1: J Bone Miner Res. 1996 Oct;11(10):1545-56. Links

Differences in bone mineral in young Asian and Caucasian Americans may reflect differences in bone size.

Department of Pediatrics, Stanford University School of Medicine, California, USA.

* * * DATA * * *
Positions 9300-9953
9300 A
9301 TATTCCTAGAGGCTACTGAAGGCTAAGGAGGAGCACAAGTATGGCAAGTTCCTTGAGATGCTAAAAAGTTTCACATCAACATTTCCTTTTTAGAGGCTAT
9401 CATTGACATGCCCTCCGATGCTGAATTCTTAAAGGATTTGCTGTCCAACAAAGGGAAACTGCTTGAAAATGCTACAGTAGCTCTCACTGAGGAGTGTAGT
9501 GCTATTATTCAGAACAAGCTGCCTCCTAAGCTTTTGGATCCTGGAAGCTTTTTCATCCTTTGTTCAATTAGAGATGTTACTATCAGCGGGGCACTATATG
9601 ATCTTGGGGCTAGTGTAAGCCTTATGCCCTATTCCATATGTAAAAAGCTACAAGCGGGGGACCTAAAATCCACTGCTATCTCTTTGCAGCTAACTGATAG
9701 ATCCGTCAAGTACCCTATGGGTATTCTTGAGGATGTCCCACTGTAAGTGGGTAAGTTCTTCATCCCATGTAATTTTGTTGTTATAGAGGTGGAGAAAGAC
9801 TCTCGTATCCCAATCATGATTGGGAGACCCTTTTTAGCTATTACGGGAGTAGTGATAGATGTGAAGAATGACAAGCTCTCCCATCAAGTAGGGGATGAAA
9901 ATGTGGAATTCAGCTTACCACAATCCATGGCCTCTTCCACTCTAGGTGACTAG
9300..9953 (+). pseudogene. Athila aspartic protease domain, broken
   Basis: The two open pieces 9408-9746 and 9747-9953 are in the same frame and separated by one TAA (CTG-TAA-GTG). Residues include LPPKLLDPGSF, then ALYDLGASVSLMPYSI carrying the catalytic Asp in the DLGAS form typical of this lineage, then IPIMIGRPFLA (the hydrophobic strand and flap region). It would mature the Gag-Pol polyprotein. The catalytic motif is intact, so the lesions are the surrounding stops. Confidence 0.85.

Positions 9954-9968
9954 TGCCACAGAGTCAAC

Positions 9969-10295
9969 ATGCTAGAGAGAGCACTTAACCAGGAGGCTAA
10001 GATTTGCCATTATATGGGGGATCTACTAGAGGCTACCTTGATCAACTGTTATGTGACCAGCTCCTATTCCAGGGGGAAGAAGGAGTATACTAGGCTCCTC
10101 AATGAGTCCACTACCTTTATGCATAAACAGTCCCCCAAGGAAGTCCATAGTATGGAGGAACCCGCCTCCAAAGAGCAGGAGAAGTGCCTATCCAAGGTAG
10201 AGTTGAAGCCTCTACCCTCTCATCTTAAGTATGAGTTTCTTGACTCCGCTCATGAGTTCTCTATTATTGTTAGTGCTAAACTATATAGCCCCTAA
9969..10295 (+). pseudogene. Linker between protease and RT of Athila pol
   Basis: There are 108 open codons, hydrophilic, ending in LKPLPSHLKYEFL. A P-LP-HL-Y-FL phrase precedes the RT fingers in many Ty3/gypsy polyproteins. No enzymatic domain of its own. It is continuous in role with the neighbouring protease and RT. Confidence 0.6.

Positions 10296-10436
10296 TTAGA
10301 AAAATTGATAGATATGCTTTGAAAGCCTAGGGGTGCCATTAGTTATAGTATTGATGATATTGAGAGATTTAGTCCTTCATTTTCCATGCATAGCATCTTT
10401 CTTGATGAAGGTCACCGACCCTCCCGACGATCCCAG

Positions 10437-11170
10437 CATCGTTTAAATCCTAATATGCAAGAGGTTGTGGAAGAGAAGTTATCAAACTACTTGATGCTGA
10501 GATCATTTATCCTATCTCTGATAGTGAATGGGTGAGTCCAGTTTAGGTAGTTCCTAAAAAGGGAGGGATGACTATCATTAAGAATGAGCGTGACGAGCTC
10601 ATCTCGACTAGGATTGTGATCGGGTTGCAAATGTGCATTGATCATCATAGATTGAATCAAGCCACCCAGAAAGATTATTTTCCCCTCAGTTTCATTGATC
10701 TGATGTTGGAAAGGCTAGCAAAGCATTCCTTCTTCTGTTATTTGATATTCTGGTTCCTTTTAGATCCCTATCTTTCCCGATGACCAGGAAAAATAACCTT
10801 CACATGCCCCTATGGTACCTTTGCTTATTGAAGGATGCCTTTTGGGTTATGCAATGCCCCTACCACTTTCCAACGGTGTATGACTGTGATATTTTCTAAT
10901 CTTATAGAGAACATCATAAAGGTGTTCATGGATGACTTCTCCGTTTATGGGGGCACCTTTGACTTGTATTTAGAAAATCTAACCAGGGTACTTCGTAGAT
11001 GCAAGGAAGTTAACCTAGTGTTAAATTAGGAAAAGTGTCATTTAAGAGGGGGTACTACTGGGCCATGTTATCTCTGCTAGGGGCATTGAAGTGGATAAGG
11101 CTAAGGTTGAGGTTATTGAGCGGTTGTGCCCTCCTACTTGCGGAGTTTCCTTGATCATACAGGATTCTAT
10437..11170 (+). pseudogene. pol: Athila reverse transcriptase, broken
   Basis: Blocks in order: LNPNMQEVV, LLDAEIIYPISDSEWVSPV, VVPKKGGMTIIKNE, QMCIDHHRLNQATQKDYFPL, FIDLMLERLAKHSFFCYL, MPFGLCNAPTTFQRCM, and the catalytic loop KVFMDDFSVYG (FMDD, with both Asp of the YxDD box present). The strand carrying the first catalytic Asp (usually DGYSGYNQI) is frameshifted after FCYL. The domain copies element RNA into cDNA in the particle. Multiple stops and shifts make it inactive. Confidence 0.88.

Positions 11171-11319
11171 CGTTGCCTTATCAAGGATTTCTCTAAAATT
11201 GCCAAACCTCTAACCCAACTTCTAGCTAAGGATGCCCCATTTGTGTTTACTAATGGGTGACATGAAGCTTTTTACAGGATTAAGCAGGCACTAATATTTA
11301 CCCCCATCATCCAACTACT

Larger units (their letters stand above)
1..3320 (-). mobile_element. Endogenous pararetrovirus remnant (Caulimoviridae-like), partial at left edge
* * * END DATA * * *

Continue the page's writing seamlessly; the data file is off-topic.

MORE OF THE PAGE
Bone mineral content (BMC) and areal bone mineral density (BMD) have been reported to be lower in Asian than in Caucasian adults. To determine if racial differences in bone mass are present in younger subjects and whether they reflect differences in estimated volumetric bone density or in bone size, we compared measurements of bone mineral in healthy young Asian- and Caucasian-American males and females. Bone mineral was measured at the lumbar spine (L2-L4), femoral neck (FN), and whole body (WB) by dual-energy X-ray absorptiometry (DXA) in 99 Asians (49 females, 50 males) and 103 Caucasians (54 females, 49 males) ages 9-26 years. Results were expressed as BMC, BMD, and apparent density (BMAD), an estimate of volumetric bone density that reduces the effect of bone size. Subjects were compared on the basis of chronological age as well as by Tanner stage to correct for potential differences in the timing of puberty. Habitual dietary intake and physical activity were also assessed and correlated with bone mineral. The Asian and Caucasian cohorts differed in body size, diet, and physical activity. Asian females were shorter than the Caucasian females at all stages of puberty and weighed less at pre-/early puberty (p < 0.05). Asian males were older than Caucasians at midpuberty (p < 0.01) and weighed less than the Caucasian males at pubertal maturity (p = 0.001). Asian youths also consumed less calcium and reported less weight-bearing activity. Racial differences were most apparent when comparing BMC data. Asian males had greater spine BMC at midpuberty and lower WB BMC at maturity (p < 0.05). Asian females had lower FN BMC through midpuberty and lower WB BMC in pre-/early puberty (p < 0.05). WB BMD and WB BMC/height values were significantly lower in mature Asian versus Caucasian males. No significant racial differences in BMAD were observed. Multivariate regression analysis indicated that the differences in BMD and BMAD between Asian and Caucasian subjects were largely attributable to differences in weight and pubertal stage, and, at the FN, in weight-bearing activity. Further, the explanatory variables were less strongly associated with BMAD than with BMD. In summary, no significant differences in BMD were found between Asian and Caucasian youths through midpuberty; however, WB BMD and WB BMC/height values were lower in Asian males at sexual maturity. We conclude that observed differences in bone mineral between Asians and Caucasians may be partially attributed to the smaller bone size of Asians.